5 Stars, Bru Baker, Dreamspinner Press, Holiday Romance, Reviewed By Carrie

Review: Talk Turkey by Bru Baker

Amazon

Amazon

Title: Talk Turkey (Sleigh Ride: Advent Calendar 2015)

Author: Bru Baker

Publisher: Dreamspinner Press

Pages/Word Count: 58 Pages

At a Glance: This is an incredibly delightful tale of turkey woe.

Reviewed By: Carrie

Blurb: Carson is a California transplant settling into life in the Windy City. On his first Christmas away from home, he assures his worried family he’ll be having a real Christmas dinner.

Recent culinary school graduate Tom Stockton earns some extra money giving out cooking advice at the Talk Turkey hotline. Tom’s honeyed voice and sharp sense of humor are attractive to the lonely Carson, and Carson finds reasons to call the hotline again and again. But on Christmas Eve, Carson’s call is less playful and more panicked with the big meal looming. Carson is just looking for advice, but Tom has a surprise in store that might lead to much more.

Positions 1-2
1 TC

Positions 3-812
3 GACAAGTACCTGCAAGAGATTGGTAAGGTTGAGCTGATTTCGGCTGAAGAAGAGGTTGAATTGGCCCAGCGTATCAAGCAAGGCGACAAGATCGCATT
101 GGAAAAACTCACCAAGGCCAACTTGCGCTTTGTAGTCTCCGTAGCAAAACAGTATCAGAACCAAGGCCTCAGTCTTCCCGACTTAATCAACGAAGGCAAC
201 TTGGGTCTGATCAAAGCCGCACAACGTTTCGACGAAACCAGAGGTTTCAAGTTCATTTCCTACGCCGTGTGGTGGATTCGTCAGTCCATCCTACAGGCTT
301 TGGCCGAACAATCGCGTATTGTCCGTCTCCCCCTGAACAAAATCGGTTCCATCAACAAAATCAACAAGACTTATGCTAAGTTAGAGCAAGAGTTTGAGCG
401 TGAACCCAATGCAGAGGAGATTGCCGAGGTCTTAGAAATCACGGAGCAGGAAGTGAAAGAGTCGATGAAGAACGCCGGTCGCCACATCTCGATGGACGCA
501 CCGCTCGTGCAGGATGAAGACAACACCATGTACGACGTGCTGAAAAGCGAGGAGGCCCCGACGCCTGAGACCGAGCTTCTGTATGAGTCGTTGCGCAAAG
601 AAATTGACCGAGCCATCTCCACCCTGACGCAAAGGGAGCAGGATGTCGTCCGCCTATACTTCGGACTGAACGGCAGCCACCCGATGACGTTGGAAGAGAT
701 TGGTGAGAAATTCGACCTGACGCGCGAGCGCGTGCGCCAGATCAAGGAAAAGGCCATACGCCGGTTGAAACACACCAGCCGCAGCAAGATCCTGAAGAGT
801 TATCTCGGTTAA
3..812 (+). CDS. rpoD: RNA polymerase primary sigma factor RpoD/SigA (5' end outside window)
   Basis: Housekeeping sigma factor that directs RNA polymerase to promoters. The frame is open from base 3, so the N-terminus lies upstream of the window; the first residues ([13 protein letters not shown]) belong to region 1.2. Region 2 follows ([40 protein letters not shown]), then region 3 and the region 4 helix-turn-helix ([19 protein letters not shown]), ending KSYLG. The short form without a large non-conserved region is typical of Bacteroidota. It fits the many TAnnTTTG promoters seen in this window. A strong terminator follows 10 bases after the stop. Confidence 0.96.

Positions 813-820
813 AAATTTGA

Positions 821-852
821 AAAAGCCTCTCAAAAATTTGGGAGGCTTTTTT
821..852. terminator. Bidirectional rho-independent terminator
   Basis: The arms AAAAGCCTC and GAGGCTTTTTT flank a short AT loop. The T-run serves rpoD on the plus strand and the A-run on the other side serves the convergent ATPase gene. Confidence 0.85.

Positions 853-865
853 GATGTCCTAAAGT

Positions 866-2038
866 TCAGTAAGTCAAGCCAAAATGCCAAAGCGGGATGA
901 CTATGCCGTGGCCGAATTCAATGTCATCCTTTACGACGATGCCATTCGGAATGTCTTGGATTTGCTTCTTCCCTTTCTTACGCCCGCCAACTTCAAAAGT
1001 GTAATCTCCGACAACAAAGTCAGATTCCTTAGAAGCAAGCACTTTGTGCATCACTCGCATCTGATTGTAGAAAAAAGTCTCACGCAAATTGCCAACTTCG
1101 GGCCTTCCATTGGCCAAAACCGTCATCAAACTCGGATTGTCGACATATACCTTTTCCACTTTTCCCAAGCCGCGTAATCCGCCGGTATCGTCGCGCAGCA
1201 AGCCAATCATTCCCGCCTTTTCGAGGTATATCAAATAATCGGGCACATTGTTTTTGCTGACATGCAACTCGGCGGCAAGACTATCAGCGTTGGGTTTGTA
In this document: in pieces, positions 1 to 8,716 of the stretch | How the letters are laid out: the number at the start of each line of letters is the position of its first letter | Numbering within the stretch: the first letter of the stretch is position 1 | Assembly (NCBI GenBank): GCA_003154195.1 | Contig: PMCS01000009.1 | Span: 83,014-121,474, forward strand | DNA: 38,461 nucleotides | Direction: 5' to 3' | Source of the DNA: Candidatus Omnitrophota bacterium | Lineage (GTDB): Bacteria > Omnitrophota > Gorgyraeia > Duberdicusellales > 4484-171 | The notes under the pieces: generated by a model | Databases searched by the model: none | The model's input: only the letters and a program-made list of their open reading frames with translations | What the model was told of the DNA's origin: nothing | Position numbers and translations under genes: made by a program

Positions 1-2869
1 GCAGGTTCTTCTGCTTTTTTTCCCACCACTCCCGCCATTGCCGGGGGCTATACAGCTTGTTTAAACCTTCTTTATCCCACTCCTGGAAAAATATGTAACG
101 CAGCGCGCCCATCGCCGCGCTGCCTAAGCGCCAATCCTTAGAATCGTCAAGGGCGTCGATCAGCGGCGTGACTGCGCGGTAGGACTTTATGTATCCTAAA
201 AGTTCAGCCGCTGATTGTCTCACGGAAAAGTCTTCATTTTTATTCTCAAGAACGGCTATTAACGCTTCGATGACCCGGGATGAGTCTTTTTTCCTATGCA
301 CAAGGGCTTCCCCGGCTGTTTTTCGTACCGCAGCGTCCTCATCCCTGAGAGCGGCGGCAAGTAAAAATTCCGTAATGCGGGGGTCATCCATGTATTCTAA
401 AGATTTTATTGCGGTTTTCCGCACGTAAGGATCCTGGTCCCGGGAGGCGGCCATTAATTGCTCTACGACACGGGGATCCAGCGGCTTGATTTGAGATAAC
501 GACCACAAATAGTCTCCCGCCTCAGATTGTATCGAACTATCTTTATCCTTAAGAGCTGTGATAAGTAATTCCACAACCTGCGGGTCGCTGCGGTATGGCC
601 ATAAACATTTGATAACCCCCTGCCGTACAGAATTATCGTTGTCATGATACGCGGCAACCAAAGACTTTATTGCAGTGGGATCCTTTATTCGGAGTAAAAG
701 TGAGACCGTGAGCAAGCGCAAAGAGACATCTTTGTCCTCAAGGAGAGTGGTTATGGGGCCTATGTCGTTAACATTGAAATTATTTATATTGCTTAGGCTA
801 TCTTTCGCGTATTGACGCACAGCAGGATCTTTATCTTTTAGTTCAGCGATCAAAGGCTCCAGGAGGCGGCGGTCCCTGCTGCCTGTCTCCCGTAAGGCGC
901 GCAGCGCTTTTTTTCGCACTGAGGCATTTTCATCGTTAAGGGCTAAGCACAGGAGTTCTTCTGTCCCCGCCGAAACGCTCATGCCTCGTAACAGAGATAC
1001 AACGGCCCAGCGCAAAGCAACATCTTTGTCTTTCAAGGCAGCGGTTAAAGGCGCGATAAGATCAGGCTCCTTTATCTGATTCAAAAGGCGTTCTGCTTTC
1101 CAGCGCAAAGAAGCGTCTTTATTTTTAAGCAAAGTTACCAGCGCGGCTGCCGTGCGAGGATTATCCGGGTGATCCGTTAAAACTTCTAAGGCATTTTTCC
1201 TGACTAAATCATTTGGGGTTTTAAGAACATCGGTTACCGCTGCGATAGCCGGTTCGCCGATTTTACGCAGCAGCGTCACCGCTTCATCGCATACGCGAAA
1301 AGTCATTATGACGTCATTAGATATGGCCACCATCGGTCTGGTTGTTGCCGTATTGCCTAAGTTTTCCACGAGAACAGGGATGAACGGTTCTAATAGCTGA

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Review: Carson has been in Chicago for less than a month, and the loneliness of his existence is starting to overwhelm him. Too new in his job, he doesn’t have the option of vacation time to go home to California for the holiday.

“It said a lot about Carson’s current state of mind that he’d named the turkey currently taking up a good three-quarter of the real estate in his refrigerator. Sure, he’d be eating it. But that didn’t mean he shouldn’t name it. Especially since it was doing such a great service for him, being his sole companion for Christmas dinner. At the rate it was defrosting – which was interminably slow – it would be coming as a guest and not the meal, which was all the more reason to name it.”